Beneficial Insects

Beneficial Insects 

As many of you are probably aware, our populations of beneficial insects are in trouble. Bees and butterflies are what come to the forefront of my mind when thinking of beneficial insects, although they are far from the only ones. There are a variety of insects, including beetles, spiders, caterpillars, and more that offer wonderful contributions to our world.

So why are they in trouble?

Well, there are a lot of theories out there. The probability is that it is a combination of factors. Two of these factors, habitat and pesticides, are addressed in the Bee Better Certification. The Xerxes Society, via grant from the USDA, has partnered with Oregon Tilth to provide the Bee Better Certified program. You can read more about it here.

While this program is for farmers and ranchers, there are lessons to be learned for the rest of us. It is of vital importance for us to be conscientious about our use of pesticides and what we plant. There are a lot of plants out there that do very well for different insects. Even if you don’t want to put a lot of research into it, planting something that flowers is a great first step.

In September and October in Upstate New York, we have what is referred to as the fall “flow”. Bee Balm, Asters, Goldenrod, and Ragweed are all blooming. While allergy suffers don’t like it very much, the bees love it! This is the last chance, so to speak, for the bees to get enough food (honey and pollen) for winter. They will primarily be storing honey at this point, as pollen is primarily used for raising brood. The queens, this time of year, are not laying as strongly as they do not want to have too many bees to feed going into winter. They are also kicking the drones out of the hives, as they (hopefully) will not be swarming anymore at this point.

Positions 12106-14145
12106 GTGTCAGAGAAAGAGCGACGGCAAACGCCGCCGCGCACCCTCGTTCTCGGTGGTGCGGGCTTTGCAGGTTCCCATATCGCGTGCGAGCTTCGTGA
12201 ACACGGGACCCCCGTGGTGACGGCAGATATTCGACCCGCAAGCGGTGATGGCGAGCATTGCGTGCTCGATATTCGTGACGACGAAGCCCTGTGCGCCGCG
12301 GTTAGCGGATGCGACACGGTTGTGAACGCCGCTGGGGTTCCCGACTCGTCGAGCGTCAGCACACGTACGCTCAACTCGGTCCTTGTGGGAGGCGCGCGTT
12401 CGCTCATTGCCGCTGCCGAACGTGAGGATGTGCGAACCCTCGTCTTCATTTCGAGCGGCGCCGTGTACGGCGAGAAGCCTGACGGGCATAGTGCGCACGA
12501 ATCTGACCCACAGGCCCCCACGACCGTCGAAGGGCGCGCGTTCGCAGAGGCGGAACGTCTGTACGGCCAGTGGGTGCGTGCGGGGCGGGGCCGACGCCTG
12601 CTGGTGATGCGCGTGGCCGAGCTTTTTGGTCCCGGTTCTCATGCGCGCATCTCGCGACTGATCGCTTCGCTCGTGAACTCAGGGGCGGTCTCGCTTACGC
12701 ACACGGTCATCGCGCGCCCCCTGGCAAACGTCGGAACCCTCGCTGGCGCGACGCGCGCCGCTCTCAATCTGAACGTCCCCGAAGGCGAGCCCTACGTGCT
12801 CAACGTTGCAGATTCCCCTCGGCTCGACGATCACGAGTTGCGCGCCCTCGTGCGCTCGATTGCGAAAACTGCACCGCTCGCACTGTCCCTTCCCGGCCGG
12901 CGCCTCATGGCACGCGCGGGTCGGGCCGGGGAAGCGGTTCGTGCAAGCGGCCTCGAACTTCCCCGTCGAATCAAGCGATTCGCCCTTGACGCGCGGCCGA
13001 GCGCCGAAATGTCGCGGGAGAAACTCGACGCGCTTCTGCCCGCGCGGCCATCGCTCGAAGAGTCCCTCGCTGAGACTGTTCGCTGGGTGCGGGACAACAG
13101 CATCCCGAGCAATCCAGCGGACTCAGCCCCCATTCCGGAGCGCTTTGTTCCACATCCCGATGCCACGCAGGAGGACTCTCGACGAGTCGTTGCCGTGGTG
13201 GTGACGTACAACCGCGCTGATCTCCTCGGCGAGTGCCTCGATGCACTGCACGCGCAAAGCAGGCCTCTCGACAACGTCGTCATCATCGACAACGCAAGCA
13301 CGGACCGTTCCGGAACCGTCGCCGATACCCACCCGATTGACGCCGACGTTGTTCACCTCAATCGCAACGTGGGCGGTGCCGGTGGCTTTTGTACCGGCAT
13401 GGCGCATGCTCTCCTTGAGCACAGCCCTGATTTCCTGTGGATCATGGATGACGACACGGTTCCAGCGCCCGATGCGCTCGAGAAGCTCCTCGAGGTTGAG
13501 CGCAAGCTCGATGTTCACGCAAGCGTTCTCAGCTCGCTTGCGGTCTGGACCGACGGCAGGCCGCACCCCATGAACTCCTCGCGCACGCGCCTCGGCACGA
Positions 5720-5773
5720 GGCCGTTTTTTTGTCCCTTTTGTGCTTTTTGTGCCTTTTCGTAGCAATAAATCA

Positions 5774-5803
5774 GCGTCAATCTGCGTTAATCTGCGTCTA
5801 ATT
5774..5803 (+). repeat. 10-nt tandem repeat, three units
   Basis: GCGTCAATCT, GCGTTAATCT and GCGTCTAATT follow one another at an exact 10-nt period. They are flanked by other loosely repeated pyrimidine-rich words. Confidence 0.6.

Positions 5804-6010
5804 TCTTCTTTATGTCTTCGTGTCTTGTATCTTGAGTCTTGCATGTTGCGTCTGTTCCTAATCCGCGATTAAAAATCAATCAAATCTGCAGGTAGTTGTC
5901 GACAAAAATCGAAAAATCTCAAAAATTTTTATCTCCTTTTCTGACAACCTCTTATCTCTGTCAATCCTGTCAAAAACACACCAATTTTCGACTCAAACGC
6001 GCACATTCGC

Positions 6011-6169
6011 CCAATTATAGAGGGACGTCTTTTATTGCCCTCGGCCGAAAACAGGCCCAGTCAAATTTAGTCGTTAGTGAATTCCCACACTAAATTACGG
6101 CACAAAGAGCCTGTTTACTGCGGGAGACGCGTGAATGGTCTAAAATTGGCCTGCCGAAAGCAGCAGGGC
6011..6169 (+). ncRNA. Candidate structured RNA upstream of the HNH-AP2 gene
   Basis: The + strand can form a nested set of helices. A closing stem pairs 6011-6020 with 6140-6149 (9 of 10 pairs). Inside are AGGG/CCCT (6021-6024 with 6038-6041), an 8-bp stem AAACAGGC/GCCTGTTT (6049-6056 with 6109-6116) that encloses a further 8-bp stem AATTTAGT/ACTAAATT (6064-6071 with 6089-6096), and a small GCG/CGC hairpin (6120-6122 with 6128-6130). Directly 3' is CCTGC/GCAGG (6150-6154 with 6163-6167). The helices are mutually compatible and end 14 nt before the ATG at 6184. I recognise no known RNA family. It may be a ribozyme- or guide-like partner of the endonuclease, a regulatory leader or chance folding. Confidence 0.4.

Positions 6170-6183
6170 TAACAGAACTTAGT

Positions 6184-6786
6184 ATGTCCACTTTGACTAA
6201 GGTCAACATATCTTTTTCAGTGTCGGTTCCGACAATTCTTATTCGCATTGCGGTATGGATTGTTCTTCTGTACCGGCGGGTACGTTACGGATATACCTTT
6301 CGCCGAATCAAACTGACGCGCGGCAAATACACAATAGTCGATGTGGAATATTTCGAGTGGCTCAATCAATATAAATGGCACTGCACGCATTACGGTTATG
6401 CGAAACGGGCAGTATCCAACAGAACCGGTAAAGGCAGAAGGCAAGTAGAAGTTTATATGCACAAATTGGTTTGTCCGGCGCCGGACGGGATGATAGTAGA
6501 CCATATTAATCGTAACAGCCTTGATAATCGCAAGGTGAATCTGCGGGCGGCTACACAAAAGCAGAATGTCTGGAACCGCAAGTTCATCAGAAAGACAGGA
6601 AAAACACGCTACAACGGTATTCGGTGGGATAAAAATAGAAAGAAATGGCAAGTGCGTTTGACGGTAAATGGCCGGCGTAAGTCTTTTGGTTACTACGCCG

How Can You Help? 

If you are not a farmer, the best thing to do at this time of year is start looking at your property and thinking about what you could plant next year to help the native and/or beneficial species of insects. You can view our seed starting basics articles here to help get you started. In some cases, you can even buy insects such as ladybugs and lacewings and have them mailed to you. These two particular insects can actually serve as natural “pesticides”, as they eat bad bugs – think aphids.

What will you do to help your local pollinators?

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